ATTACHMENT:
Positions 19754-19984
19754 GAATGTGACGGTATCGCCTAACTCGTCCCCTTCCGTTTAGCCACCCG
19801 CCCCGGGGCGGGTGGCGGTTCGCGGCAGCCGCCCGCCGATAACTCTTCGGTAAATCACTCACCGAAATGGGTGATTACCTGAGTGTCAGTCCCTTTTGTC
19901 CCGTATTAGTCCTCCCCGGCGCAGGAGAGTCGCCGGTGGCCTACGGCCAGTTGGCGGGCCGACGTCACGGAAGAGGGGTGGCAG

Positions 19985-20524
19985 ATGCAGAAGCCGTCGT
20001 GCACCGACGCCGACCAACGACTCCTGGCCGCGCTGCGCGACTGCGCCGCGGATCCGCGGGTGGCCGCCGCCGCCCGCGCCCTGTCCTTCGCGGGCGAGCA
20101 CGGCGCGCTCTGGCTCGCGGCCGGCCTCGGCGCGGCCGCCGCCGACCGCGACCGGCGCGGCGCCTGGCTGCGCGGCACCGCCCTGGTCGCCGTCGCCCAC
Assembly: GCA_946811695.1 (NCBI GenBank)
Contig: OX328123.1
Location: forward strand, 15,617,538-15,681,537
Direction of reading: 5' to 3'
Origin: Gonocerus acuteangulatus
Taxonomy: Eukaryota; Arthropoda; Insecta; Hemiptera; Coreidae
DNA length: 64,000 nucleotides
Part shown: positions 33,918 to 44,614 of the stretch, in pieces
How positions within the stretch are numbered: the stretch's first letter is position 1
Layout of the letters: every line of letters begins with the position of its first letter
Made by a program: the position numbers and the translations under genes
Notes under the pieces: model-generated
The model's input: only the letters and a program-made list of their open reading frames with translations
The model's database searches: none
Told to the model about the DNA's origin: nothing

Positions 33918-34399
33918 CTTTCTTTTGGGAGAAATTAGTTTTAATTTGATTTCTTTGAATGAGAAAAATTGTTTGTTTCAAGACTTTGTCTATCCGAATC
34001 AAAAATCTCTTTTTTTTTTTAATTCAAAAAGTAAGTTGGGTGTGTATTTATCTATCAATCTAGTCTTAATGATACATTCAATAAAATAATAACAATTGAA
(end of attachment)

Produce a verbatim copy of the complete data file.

Positions 19754-19984
19754 GAATGTGACGGTATCGCCTAACTCGTCCCCTTCCGTTTAGCCACCCG
19801 CCCCGGGGCGGGTGGCGGTTCGCGGCAGCCGCCCGCCGATAACTCTTCGGTAAATCACTCACCGAAATGGGTGATTACCTGAGTGTCAGTCCCTTTTGTC
19901 CCGTATTAGTCCTCCCCGGCGCAGGAGAGTCGCCGGTGGCCTACGGCCAGTTGGCGGGCCGACGTCACGGAAGAGGGGTGGCAG

Positions 19985-20524
19985 ATGCAGAAGCCGTCGT
20001 GCACCGACGCCGACCAACGACTCCTGGCCGCGCTGCGCGACTGCGCCGCGGATCCGCGGGTGGCCGCCGCCGCCCGCGCCCTGTCCTTCGCGGGCGAGCA
20101 CGGCGCGCTCTGGCTCGCGGCCGGCCTCGGCGCGGCCGCCGCCGACCGCGACCGGCGCGGCGCCTGGCTGCGCGGCACCGCCCTGGTCGCCGTCGCCCAC
Assembly: GCA_946811695.1 (NCBI GenBank)
Contig: OX328123.1
Location: forward strand, 15,617,538-15,681,537
Direction of reading: 5' to 3'
Origin: Gonocerus acuteangulatus
Taxonomy: Eukaryota; Arthropoda; Insecta; Hemiptera; Coreidae
DNA length: 64,000 nucleotides
Part shown: positions 33,918 to 44,614 of the stretch, in pieces
How positions within the stretch are numbered: the stretch's first letter is position 1
Layout of the letters: every line of letters begins with the position of its first letter
Made by a program: the position numbers and the translations under genes
Notes under the pieces: model-generated
The model's input: only the letters and a program-made list of their open reading frames with translations
The model's database searches: none
Told to the model about the DNA's origin: nothing

Positions 33918-34399
33918 CTTTCTTTTGGGAGAAATTAGTTTTAATTTGATTTCTTTGAATGAGAAAAATTGTTTGTTTCAAGACTTTGTCTATCCGAATC
34001 AAAAATCTCTTTTTTTTTTTAATTCAAAAAGTAAGTTGGGTGTGTATTTATCTATCAATCTAGTCTTAATGATACATTCAATAAAATAATAACAATTGAA